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Use brains, stay in California

Some companies move to Texas, but venture money flows to California.

Texas is a blue state. “What?!” you shriek. Texas is one of the reddest of the red Republican states. I mean that Texas is a blue-collar state. And its strategy for wooing companies to relocate there helps make it so. Texas governor Rick Perry goes all around the country trying to get companies to move to Texas, which, among other things, has no income tax. Texas holds down labor unions and wages, has a low cost of living with low housing prices, and has weak regulation, boasts Perry.

But, hold on. Perhaps lower taxes, cheap labor, low-price homes, and ineffective regulation aren’t what smart companies seek. Indeed, I recently came across some eye-opening data. The accounting firm PricewaterhouseCoopers each quarter publishes numbers on how much venture capital is invested in various metro areas around the United States.

Venture capital is money provided to early-stage start-up companies that often can’t get funds from traditional sources. The venture capitalist isn’t offering the young company a loan. He or she is giving the money in return for a stake in the budding firm. If the company is successful and goes public, the venture capitalist can rake in a bundle. If the company is not successful, the venture capitalist can lose. Most of these venture-capital investments go into cerebral companies — in high-tech, biotech, telecom, software, and the like.

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Through the first half of this year, about $13.6 billion of venture capital poured into California. Texas took in $700 million.

Get this: San Diego collected $484 million — almost as much as the whole state of Texas. There were 52 deals in San Diego, 88 in Texas.

Silicon Valley got $12 billion of California’s $13.6 billion. The Los Angeles area, including Orange County, got more than $1 billion.

What do these numbers show? “There is not a lot of innovation going on in Texas,” says Philip Mattera, research director of the Washington DC–based Good Jobs First, an organization that opposes states trying to woo companies from other parts of the country. “Part of their appeal is low regulation, cheap labor, few unions. These don’t appeal to start-ups doing innovative things. Those companies want the most creative people, and there aren’t as many in Texas as there are in California.”

Says Kelly Cunningham, economist for the National University System Institute for Policy Research, “People want to live in California for the climate, ocean, culture, Pacific Rim location.” California is the home for “the freethinker, the outside-the-box thinker. California is a place of innovation, new ideas. Texas has a different mindset.”

Because Texas has lower wages, it’s attractive for the company “looking for the factory-type worker,” says Cunningham.

California has “intellectual capital,” says Cunningham. In my opinion, Texas has anti-intellectual capital. One proof of that is its governor, Rick Perry. The state runs ads poking fun at “big-government” (blue) states. But Texas woos companies in those “big-government” states with — you guessed it — big-government money. Texas showers money on companies that relocate there through the Texas Economic Development Act, the Emerging Technology Fund, and the Texas Enterprise Fund. They cost taxpayers tens of millions of dollars a year.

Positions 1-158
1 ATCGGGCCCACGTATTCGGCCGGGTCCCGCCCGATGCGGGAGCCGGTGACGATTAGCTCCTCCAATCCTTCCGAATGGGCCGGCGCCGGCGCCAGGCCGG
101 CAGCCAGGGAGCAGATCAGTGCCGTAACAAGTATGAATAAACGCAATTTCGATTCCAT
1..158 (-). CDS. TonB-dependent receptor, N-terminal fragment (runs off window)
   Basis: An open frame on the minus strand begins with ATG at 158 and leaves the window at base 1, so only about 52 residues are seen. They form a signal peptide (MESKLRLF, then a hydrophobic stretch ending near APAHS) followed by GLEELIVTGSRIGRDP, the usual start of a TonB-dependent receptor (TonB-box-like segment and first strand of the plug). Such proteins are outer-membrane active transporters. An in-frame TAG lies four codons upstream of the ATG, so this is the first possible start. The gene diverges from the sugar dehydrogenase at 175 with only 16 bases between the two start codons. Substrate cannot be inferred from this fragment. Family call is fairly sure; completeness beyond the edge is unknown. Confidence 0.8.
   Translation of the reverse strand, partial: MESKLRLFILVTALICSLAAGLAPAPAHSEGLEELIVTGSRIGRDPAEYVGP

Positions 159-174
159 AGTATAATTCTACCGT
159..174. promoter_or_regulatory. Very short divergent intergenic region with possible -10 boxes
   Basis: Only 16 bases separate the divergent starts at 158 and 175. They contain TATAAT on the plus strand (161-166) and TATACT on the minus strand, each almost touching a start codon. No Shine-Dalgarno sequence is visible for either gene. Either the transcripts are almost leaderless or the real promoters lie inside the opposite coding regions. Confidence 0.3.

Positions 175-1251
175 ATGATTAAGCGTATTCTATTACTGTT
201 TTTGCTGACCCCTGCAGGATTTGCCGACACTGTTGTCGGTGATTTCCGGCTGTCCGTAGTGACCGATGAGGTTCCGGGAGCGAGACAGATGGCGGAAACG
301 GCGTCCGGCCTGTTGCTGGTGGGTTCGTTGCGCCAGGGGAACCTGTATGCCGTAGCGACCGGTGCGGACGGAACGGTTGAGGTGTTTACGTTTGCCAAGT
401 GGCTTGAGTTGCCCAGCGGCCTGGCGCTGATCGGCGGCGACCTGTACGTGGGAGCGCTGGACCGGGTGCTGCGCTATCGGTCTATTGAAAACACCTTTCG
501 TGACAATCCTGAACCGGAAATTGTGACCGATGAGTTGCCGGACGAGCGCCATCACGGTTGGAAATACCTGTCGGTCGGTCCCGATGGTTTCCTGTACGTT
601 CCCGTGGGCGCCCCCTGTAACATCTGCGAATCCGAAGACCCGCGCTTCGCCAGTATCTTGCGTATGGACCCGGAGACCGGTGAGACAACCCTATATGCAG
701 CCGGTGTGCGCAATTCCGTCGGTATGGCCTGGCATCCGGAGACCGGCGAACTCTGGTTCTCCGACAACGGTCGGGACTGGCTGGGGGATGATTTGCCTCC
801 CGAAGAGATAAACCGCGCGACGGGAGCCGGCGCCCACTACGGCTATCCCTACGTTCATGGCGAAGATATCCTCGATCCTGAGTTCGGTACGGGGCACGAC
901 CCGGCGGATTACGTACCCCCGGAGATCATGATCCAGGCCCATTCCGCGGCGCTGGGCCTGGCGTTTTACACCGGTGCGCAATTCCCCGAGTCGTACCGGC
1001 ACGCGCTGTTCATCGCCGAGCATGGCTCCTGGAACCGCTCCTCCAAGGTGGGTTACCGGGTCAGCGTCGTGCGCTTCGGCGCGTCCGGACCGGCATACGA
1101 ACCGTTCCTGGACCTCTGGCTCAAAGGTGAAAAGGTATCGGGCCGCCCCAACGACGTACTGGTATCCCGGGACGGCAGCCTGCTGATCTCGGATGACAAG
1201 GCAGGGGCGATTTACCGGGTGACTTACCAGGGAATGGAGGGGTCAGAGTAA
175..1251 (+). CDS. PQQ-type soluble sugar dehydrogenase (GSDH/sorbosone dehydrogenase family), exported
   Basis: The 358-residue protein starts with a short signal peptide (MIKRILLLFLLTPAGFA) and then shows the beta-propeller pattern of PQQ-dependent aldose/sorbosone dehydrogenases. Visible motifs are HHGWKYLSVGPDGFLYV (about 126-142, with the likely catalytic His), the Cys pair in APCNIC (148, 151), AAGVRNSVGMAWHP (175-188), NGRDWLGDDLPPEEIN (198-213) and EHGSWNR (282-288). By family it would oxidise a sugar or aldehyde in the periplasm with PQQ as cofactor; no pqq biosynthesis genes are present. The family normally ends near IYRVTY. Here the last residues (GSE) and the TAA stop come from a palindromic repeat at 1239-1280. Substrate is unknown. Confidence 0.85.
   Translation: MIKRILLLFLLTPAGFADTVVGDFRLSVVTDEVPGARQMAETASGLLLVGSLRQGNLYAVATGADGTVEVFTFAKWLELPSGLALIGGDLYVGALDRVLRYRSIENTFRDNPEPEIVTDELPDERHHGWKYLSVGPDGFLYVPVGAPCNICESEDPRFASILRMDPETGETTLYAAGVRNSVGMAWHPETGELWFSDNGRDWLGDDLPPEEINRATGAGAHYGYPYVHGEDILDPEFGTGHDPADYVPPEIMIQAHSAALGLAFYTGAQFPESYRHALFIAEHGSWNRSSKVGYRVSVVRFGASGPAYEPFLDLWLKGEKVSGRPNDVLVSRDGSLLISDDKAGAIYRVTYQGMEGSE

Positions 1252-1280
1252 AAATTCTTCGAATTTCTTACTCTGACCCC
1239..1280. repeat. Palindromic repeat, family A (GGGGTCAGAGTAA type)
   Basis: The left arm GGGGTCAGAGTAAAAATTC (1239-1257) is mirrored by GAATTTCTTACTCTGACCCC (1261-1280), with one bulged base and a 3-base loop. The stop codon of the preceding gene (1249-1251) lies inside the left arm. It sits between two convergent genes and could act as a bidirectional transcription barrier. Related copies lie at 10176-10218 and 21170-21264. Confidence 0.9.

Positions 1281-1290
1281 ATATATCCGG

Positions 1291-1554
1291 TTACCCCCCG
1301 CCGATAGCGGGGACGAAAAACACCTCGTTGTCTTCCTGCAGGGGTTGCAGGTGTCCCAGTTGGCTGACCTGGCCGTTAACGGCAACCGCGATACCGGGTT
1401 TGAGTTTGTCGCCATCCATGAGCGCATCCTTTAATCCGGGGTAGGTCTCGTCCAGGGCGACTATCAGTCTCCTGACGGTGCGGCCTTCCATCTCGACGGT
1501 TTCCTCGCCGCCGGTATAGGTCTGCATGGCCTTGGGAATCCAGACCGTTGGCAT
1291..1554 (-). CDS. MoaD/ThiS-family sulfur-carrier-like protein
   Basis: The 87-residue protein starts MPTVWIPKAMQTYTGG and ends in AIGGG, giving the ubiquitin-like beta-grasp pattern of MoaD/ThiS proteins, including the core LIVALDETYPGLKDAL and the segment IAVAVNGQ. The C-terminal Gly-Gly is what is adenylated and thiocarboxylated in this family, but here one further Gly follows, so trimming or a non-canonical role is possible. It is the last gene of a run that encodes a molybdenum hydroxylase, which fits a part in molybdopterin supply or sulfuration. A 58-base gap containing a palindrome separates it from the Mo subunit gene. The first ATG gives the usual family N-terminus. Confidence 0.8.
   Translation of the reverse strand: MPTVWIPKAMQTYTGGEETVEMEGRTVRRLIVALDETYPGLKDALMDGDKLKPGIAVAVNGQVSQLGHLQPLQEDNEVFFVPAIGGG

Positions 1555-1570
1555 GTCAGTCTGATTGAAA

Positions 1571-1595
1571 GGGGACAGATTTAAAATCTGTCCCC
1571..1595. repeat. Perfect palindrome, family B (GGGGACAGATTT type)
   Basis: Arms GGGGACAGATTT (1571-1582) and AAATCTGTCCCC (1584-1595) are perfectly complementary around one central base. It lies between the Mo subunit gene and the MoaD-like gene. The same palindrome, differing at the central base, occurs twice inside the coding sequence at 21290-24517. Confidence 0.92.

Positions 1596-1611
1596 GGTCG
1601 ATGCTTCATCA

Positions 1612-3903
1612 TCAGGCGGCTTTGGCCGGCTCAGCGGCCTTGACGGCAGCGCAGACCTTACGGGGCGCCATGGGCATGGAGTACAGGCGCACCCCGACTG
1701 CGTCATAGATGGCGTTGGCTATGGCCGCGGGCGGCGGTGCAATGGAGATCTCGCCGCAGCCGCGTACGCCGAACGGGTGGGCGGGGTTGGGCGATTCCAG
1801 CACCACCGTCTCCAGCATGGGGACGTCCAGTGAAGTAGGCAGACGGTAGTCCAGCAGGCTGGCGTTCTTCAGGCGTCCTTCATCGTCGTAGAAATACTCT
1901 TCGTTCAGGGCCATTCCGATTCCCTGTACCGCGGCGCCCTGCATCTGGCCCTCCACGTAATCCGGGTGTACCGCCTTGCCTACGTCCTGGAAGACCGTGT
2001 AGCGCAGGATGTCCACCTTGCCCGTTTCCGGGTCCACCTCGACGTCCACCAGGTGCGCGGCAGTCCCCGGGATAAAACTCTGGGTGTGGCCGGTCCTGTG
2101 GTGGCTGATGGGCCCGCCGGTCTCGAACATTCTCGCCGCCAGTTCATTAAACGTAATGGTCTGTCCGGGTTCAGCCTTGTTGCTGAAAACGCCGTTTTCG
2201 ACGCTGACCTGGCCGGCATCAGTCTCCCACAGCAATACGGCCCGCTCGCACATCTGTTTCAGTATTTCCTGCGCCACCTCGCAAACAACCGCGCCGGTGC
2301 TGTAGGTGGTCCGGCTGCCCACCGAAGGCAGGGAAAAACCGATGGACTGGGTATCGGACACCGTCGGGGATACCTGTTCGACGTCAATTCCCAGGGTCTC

These subsidies have stirred up a lot of controversy within the state. As Mattera points out, the Texas Enterprise Fund and Emerging Technology Fund, controlled by the governor, have been widely accused of steering subsidies to companies that are big campaign contributors. Companies taking the relocation subsidies are supposed to create jobs. But when they don’t, Perry is likely to let them off the hook, says Mattera.

For the most part, companies relying on brainpower remain in California, even though the state isn’t generous with subsidies, compared with Texas.

From a purely economic standpoint, however, Texas has many advantages over California. Housing values and cost-of-living comparisons are startling.

For example, San Diego and Dallas have just about the same median household income — $47,000 a year. But according to the Council for Community and Economic Research, San Diego’s cost of living is 31.6 percent above the nation’s. Dallas’s cost of living is 4.3 percent below the nation’s. According to Zillow.com, the median home price in San Diego is $474,300. In Dallas, it’s $145,500. According to Payscale.com, if you earn $60,000 a year in San Diego, you can maintain the same living standard in Dallas for $44,099 a year and in Austin for $42,893.

Now look at Silicon Valley. The San Jose median home price is a whopping $815,000, highest among the nation’s 35 largest metro areas. In Houston it’s only $145,700 and in Austin $211,700. The people in Silicon Valley stay there because that’s where the jobs are and that’s where the lifestyle is. The companies want to stay because that’s where the talent is — and no thanks to cheap labor and low taxes.

Of course, the salaries are higher in the center of technology, too. Median household income in the Bay Area (San Francisco, Oakland, San Jose) is $63,024, highest in the nation. That takes some of the sting out of the high cost of living. Houston’s median household income is $44,761, and its cost of living is 1.8 percent below the nation’s.

California’s 13.3 percent top income-tax rate, 8.84 percent corporate-tax rate, and $1426 property-tax collections per capita make it one of the highest-tax states in the nation, says the Tax Foundation. Texas has no income tax, but its property-tax collection per capita, at $1557, is higher than California’s.

Warns Cunningham, “At some point, California’s attractive lifestyle, high home prices, [tough] regulation, and high taxes have an impact.” In fact, that may be happening now. “In the last five years, [San Diego’s] population of 35- to 49-year-olds has decreased 4.6 percent. Those wanting to buy a house and have a family are looking at the housing market and seeing they can’t afford it.” The population of those 0 to 19 years of age has declined almost 2 percent in the same period. Cunningham thinks those leaving are going to other Western states, including Texas.

But history shows that people go where the jobs are. And as long as the companies wanting creative techies stay in California, despite the costs, the best and brightest will continue to come to this state.